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Charter Reform: Why It Matters

Clout for Neighborhoods

May 09, 1999

If there has been one consistent beef about the way the city works, it's that local communities feel they have no voice at City Hall. Spending priorities and decisions about city services are made downtown without regard to the real needs at neighborhood parks or libraries. Because centralized boards and commissions make critical decisions on zoning, land use and development projects, neighbors worrying about a proposed shopping mall or the opening of still another liquor store have to persuade bureaucrats who might not know or care about their community and who certainly don't have to live with the consequences of their decisions.

Our first and still best answer to those concerns is that voters ought to hold their elected officials accountable for representing all parts of the city well. But too many years of frustration with unkept promises have led to a push for neighborhood councils and a city department to work with them.

Cities like Portland, Ore., and St. Paul have satisfactorily tried community councils, and at least three Los Angeles City Council members--Mark Ridley-Thomas, Mike Feuer and Joel Wachs--have launched successful efforts in their districts.

These volunteer programs have been started by politicians who understand the value of community input. We would have preferred a continuation of that approach, but many community activists, convinced that neighborhood councils should be embedded in the proposed charter that voters will consider June 8, successfully worked to make that happen.

Those who drafted the proposed charter over the last two years wisely rejected elected neighborhood councils that would have decision-making power over issues such as land use; such groups would only have promoted more not-in-my-backyard thinking and gridlock. Instead, the councils would be advisory, but they would not be powerless. City Council members who ignore well-organized, vocal and involved groups, whether advisory or determinative, might well find themselves out of a job.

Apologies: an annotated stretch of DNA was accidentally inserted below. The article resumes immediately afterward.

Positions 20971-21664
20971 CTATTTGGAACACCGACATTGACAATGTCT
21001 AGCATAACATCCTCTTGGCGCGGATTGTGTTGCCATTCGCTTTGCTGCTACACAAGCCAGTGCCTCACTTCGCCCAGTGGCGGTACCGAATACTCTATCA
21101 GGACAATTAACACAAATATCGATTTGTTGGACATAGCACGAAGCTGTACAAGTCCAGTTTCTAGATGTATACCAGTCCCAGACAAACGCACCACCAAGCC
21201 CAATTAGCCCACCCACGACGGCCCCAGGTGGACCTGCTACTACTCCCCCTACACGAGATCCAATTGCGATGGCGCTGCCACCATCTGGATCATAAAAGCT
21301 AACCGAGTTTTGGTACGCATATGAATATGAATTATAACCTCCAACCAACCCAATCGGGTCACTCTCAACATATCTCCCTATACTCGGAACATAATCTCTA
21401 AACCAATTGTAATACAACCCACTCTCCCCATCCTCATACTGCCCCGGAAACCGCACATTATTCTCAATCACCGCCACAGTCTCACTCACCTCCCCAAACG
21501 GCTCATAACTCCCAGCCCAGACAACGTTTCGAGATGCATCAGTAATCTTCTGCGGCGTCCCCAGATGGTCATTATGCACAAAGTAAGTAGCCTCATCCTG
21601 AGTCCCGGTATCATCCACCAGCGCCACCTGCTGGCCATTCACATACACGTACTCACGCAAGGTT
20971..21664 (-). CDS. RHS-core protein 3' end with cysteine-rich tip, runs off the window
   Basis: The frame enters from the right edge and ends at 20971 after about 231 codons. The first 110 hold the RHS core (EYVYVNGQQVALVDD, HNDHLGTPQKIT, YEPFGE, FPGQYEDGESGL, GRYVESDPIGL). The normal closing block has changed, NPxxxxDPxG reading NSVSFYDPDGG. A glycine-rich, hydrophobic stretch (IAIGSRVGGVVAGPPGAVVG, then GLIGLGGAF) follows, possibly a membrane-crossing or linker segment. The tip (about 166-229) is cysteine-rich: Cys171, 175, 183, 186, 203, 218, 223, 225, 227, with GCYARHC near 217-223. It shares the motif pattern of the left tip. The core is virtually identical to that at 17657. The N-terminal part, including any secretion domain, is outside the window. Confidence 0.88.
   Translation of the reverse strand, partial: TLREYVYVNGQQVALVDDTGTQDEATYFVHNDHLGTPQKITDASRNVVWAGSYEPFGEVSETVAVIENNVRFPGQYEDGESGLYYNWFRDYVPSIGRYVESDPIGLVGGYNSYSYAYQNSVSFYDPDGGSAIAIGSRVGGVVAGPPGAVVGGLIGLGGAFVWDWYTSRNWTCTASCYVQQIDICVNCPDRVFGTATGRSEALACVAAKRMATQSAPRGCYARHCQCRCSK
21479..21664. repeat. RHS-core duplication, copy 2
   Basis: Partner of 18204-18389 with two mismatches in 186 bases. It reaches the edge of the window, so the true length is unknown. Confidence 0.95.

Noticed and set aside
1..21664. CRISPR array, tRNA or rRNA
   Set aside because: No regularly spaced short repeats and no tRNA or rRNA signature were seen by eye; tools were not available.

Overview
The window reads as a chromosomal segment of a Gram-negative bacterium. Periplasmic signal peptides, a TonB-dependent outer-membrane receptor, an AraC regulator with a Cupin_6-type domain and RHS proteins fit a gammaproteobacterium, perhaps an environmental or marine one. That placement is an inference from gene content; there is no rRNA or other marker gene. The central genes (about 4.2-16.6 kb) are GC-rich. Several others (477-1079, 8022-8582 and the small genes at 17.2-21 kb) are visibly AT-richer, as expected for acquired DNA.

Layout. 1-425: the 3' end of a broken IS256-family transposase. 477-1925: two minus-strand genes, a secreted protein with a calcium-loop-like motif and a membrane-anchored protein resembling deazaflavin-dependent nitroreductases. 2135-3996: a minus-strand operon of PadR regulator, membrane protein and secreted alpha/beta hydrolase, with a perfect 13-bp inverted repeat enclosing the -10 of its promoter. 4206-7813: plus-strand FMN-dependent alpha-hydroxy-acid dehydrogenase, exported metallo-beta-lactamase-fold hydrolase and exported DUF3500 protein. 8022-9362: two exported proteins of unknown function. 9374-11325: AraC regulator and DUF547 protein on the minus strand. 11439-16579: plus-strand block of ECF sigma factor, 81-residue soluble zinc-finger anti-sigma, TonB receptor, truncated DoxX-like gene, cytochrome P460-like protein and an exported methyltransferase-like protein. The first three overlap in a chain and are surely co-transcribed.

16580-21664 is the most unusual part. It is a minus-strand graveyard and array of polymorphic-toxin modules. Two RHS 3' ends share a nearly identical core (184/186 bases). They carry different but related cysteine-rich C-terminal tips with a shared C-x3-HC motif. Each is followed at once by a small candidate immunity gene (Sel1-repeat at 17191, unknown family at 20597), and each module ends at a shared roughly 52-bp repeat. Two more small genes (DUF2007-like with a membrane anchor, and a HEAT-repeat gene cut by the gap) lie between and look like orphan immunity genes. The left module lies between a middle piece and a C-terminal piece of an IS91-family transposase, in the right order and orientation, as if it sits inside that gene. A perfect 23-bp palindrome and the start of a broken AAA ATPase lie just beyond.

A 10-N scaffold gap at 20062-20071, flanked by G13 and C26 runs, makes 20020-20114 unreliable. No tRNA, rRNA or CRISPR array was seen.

But empowerment is not a one-way street. Under this plan, yes, all neighborhoods should be better able to get the ear of their City Council member, but they also would be expected to take the initiative and work harder to improve their community. Neighborhoods new to this role should get plenty of help from the city, but the network of community councils should not be used to further balkanize this already fragmented metropolis.

The proposed charter, which voters have been receiving in the mail, also dramatically changes the process by which land-use decisions are made, again by devolving power locally when it makes sense to do so. The new charter eliminates the Board of Zoning Appeals, which hears appeals from the Office of Zoning Administration on all variances and some other land-use permits. In its place would be at least five area planning commissions, composed of residents who live in those neighborhoods. While that might sound like a recipe for localism gone mad, here's why it isn't.

Under the current charter, if the city zoning administrator denied a conditional use for, say, a liquor store, the store owner could appeal first to the Board of Zoning Appeals, then to the City Council and ultimately even to the mayor. The current charter allows land-use decisions to drag on endlessly, frustrating both the public and developers.

Section 552 of the new charter, however, cuts the number of appeals to one in most cases, introducing greater certainty to this process. The proposed charter gives the City Council the authority to decide, by ordinance, which types of land-use decisions originate with the zoning administrator and which with the area planning commissions. The council might decide by the size of the project, its dollar value or the type of facility. But the council could not, as it does now, essentially reserve the right to revisit everything.

In most cases, there would be but one appeal. So our hypothetical liquor store owner, if first denied a conditional use permit, could not keep trying endlessly. In this way, the proposed charter not only streamlines a serpentine planning process but makes it far more sensitive to the needs and desires of local residents.

Neighborhoods can begin to have some serious clout, while still keeping the big picture of Los Angeles' overall needs in mind. The new charter would make both easier to accomplish. Vote yes on Measure 1 on June 8.

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